Al Rocheleau’s poems have appeared in over 40 magazines in the United States, Canada, the U.K., France, Austria, and Poland. For many years he hosted popular online workshops and served as Poetry Editor and Senior Columnist at Amazing Instant Novelist, a writers’ site sponsored by America Online. In 2004, Al received the Thomas Burnett Swann Award from the Gwendolyn Brooks Writers Association. He has lectured at Emerson College, the University of Massachusetts, and for many writer’s groups, including the Florida Writers Association. In 2010 his poetry manual, On Writing Poetry: For Poets Made As Well As Born, was published by Shantih Press and is available from In 2012, Al developed and launched “The Twelve Chairs” seminar program, offering a 180-hour course in poetry writing for poets of all levels. He is a member of the Florida State Poets Association and resides in Orlando, Florida.

“My father-in-law, George Daignault, died from final stage Parkinson’s disease in early February. I had known the man for thirty-six years; he was a good friend, and it was my privilege to be his primary caregiver the last five months of his life. He had spent that life as a truck driver. He was a good man, good family man. When I elected to write something for him, I found it difficult to proceed. I finally settled on the ballad, a simple form (not simple to write, however) that could be turned into a song. In the middle of the night, two days before his funeral, it came together. I had written many elegies before, but none like this, none this close to me. I am thankful that the ballad form was around to frame George’s times, and his time with us. I asked a friend to finish the music and to sing it at his service; he did.”

* * *

George, A Ballad

You drove the drifting snow along,
you drove in days of heat,
you separated right from wrong
with pedals at your feet.

7 b George portrait closeup

George Daignault

The trucker’s life’s a simple one,
you go from A to B,
you try to make it back again,
again, to family.

“Goodbye Annette, goodbye my Gette,
and goodbye Annmarie,
I tried my best to be the man
you’d look up to, and see.”

Your baritone could fill a room
with confidence and quips,
yet melt to squeak of sentiment
as tears slid by your lips.

Calendars can fly away
their pages with a breeze,
but memory calls the living back
and brings us to our knees.

“Goodbye Annette, goodbye my Gette,
and goodbye Annmarie,
I tried my best to be the man
you’d look up to, and see.”

Working man, your day is done,
deliveries are through;
rest yourself within His arms
as we deliver you.

“Goodbye Annette, goodbye my Gette,
and goodbye Annmarie,
I tried my best to be the man
you’d look up to, and see.”


Meet the Poets: Walter de la Mare

In this week’s tribute to National Poetry Month, I took a little detour into the past. Unlike the other poets who generously agreed to share their work with my readers, Walter de la Mare is not a personal acquaintance, having died four years before I was born. I’m not very familiar with his work and suspect most people today would say the same, as he is rather out of fashion, though at one time he was one of his country’s most popular writers.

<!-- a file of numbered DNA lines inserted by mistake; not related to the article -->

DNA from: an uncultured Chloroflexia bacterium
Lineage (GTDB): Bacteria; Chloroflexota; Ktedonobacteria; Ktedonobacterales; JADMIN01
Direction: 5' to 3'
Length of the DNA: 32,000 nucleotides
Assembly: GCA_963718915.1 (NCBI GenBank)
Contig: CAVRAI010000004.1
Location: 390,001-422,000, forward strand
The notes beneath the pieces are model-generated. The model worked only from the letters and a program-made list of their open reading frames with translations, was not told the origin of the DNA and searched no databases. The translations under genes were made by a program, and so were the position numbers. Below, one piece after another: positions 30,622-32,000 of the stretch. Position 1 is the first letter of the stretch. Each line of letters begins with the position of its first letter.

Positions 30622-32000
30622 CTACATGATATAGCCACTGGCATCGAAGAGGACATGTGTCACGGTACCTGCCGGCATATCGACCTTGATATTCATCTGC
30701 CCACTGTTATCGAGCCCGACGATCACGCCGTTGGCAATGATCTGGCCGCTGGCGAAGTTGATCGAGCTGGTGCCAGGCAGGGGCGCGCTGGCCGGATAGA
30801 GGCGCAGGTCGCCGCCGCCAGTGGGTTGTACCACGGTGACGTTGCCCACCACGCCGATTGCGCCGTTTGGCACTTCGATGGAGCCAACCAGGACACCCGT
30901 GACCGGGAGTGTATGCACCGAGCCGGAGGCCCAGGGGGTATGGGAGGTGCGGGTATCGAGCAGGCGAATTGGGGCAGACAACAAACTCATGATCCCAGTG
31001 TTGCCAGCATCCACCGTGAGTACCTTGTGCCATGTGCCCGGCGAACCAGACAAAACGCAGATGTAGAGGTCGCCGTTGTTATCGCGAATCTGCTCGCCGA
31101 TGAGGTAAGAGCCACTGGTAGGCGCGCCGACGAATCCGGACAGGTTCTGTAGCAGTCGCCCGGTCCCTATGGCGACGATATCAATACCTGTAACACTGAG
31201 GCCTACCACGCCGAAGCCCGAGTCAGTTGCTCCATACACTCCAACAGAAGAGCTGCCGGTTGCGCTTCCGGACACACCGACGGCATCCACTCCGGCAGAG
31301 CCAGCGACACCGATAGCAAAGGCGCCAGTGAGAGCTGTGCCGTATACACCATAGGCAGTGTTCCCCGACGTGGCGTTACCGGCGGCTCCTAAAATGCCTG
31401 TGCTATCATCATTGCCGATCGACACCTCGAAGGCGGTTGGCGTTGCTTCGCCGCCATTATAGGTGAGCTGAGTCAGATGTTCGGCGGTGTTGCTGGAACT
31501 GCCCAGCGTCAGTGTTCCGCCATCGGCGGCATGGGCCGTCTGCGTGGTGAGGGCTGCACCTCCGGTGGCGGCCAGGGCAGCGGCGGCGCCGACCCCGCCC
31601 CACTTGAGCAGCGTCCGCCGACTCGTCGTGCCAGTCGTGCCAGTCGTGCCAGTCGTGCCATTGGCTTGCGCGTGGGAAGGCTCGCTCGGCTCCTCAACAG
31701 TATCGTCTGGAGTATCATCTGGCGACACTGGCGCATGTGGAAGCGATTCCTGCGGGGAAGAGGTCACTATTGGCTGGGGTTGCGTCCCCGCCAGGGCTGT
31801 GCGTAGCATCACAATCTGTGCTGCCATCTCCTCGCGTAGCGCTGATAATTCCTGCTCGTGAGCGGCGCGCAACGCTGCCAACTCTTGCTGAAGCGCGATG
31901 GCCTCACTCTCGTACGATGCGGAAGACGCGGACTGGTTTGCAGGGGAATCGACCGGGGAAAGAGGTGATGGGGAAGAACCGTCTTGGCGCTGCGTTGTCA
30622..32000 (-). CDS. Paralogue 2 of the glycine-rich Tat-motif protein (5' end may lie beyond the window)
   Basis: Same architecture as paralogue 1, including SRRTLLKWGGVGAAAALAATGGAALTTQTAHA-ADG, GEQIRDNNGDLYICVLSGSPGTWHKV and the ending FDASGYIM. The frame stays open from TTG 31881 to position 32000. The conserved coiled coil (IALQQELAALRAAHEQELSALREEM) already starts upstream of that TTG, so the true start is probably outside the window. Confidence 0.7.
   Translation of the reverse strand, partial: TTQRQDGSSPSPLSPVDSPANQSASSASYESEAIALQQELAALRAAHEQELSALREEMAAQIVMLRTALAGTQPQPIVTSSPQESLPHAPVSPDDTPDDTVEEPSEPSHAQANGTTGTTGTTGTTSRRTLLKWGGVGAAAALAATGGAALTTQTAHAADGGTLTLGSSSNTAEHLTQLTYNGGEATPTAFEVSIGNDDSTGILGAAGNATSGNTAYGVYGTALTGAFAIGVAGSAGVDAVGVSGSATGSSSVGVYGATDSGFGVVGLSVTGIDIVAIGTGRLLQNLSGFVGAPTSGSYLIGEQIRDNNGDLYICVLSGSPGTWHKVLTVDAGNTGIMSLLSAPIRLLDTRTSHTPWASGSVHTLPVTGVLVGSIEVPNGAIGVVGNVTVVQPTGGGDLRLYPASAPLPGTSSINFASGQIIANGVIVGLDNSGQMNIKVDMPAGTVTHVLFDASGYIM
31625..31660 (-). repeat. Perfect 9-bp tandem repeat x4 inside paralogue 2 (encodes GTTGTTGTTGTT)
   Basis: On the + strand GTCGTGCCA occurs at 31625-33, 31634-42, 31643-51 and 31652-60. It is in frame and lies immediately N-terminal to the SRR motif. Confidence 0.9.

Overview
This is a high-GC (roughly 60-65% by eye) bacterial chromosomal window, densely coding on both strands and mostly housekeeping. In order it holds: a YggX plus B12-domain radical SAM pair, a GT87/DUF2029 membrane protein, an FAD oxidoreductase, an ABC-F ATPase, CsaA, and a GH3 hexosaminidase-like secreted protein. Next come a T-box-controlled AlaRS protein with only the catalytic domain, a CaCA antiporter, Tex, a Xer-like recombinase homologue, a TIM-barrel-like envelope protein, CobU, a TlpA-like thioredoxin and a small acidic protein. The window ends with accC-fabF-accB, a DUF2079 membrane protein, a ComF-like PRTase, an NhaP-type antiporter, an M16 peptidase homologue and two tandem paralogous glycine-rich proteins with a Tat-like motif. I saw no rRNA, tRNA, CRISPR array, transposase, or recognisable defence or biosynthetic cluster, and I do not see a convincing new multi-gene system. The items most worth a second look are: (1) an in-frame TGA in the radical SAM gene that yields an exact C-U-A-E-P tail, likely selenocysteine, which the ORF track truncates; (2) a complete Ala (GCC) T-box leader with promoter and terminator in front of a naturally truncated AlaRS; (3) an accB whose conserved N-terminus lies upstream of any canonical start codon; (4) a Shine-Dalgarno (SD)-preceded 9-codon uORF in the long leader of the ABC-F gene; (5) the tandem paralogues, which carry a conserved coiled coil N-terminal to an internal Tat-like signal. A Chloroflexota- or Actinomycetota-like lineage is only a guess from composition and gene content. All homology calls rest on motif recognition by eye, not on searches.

But for many years I have loved the sole poem of his I could recall reading, in a long-ago anthology . . . a poem not considered his best, that also appears to be largely forgotten, though an illustrated copy was deemed by some admirer to be Pinterest-worthy (and what would de la Mare have made of that?). A poem that never fails to choke me up just a little with its sweet note of hope at the end, no matter how many times I read it.

Walter de la Mare

Walter de la Mare, 1920

Walter John Delamare’s early life was prosaic enough. Born in 1873 in Charlton, Kent, in the south of England, one of seven siblings and left fatherless before he was five, Jack, as he was familiarly known, became a statistics clerk at seventeen, lacking funds for a university education, and remained in that position for eighteen years. While the fortunate bestowal of two Civil List pensions, in 1908 and 1915, respectively, freed him to concentrate on his craft, authors ranging from aspiring to despairing to successful can relate to the hopes he must have entertained throughout the writing and submission of hundreds of poems and short stories, as well as five novels, not to mention the fact that while Henry Brocken sold a mere 250 copies and netted only a bill for excess proof corrections, Memoirs of a Midget and Collected Stories for Children earned two of Britain’s oldest literary awards.

Several of de la Mare’s recurrent themes in all the above genres—death, dreams, and commonplace objects—appear in this week’s poem, along with the “undercurrent of melancholy” that runs through much of his work. But who was the eponymous fiddler, the wizard behind notes that surely sparked an uncontrollable urge to dance in feet of all ages or moved listeners from laughter to tears in a single melody? A real-life acquaintance, a figment of the author’s imagination, or perhaps a sort of alter-ego? Was he loved for more than his music? Did he have a voice outside that music, or did it end when his instrument was broken?